Between 13 and 15 September, PRI’s Central Asia office hosted an International Symposium on the prevention of violence against children in closed institutions in Central Asia in Astana, Kazakhstan.
Around two hundred delegates attended from Kazakhstan, Kyrgyzstan and Tajikistan – penitentiary staff, judicial personnel, police, representatives from various child rights organisations (state and NGOs), as well as representatives from government agencies and non-governmental organizations from New Zealand, Norway, Great Britain, India, Georgia amongst others.
The Symposium marked the end of a three-year project, funded by the European Union and implemented by PRI with national partners in the three countries, which aimed to achieve the progressive elimination of violence against children in closed institutions.
Over the first two days, there were focused sessions on topical issues relating to the treatment of children in conflict with the law, with workshops for penitentiary staff, judiciary, police and for child rights institutions. On the third day, delegates gathered for a conference, and were joined by senior officials from the Kazakh, Kyrgyzstan and Tajik Governments, non-governmental organisations, and a number of donors from different embassies.
A key part of the project was to document children’s experience of violence in detention and other closed institutions in the region and to improve capacity and methodology of monitoring bodies to assess and challenge it. The results of the research (published in two reports – Voice of the Child 2014 and 2015) were presented at the conference.
The third meeting of the Central Asian Network of Ombudsmen (Central Asian Network – Ombudsman CAN) was also held during the Symposium.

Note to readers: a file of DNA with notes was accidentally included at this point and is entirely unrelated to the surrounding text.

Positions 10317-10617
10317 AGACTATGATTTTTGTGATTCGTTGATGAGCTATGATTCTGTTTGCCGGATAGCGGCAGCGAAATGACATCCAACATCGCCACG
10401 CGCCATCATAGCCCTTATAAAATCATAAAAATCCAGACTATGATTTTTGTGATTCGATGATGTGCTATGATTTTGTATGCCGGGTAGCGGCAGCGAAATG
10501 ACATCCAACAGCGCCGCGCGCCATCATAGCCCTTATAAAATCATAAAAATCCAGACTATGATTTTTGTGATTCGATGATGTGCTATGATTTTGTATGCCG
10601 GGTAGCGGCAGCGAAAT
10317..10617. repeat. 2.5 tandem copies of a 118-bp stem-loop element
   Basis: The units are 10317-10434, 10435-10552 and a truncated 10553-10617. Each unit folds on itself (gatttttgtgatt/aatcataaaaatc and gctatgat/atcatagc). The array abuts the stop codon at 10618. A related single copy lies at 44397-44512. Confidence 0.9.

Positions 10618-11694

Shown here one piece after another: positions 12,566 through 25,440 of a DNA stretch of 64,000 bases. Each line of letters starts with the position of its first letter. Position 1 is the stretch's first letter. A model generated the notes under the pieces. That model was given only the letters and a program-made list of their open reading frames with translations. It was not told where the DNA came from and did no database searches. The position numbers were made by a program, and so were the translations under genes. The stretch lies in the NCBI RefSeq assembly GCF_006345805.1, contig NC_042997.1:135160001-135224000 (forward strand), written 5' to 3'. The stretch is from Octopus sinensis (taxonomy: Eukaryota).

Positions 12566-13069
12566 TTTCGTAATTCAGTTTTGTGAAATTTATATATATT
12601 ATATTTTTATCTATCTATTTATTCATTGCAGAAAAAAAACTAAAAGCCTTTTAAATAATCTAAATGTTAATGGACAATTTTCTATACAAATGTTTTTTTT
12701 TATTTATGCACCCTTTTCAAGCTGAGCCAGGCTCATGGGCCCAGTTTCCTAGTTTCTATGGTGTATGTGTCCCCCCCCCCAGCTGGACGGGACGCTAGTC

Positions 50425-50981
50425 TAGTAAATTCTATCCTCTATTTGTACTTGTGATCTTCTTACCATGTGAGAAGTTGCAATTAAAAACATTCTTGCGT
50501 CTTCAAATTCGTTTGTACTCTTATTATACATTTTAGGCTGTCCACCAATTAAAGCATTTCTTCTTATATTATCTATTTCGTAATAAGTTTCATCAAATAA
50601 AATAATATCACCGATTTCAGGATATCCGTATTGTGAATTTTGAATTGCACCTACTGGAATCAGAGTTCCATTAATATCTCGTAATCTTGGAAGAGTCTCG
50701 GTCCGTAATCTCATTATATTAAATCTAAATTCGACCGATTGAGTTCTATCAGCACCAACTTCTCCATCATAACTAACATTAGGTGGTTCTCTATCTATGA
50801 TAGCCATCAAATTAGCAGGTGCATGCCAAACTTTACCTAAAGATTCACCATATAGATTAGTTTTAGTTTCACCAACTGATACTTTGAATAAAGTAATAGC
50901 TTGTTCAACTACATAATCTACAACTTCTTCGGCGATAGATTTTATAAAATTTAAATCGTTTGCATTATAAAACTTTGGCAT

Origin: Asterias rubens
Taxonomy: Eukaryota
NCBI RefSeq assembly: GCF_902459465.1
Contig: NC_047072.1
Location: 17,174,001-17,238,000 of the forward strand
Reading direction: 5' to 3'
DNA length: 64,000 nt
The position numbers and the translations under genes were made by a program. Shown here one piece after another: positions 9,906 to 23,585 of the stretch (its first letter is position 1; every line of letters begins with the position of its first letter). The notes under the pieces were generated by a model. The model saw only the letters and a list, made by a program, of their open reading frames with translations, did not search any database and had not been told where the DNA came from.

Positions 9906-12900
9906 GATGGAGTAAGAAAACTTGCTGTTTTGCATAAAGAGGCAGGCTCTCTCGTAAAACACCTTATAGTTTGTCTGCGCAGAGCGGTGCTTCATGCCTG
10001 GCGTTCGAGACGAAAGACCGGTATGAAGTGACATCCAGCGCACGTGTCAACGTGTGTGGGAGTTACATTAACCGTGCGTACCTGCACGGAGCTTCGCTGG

The Symposium was co-organised with the Ombudsman of the Republic of Kazakhstan, Akykatchy (Ombudsman) of the Kyrgyz Republic, the Committee on Legislation and Judicial-Legal Reform of the Mazhilis of the Parliament, Supreme Court, Ministry of Education and Science, as well as local UN offices – the United Nations Office on Drugs and Crime and the Office of the UN High Commissioner on Human Rights.
This project has had considerable success in bringing about reforms to provide better protection for children in the region. For example, the Government of Kazakhstan is currently working on new child rights legislation, which will introduce measures to protect children in contact with the law. Legislation which restricts the use of solitary confinement was passed in 2015 in both Kazakhstan and Kyrgyzstan, following advocacy and assistance from PRI and its partners on this project. The Government of Tajikistan is considering legislation to introduce measures to ensure separation of children and adults in detention, another key aim of the project.
More about the project and its results can be found in the mid-term evaluation. A final evaluation will be published soon.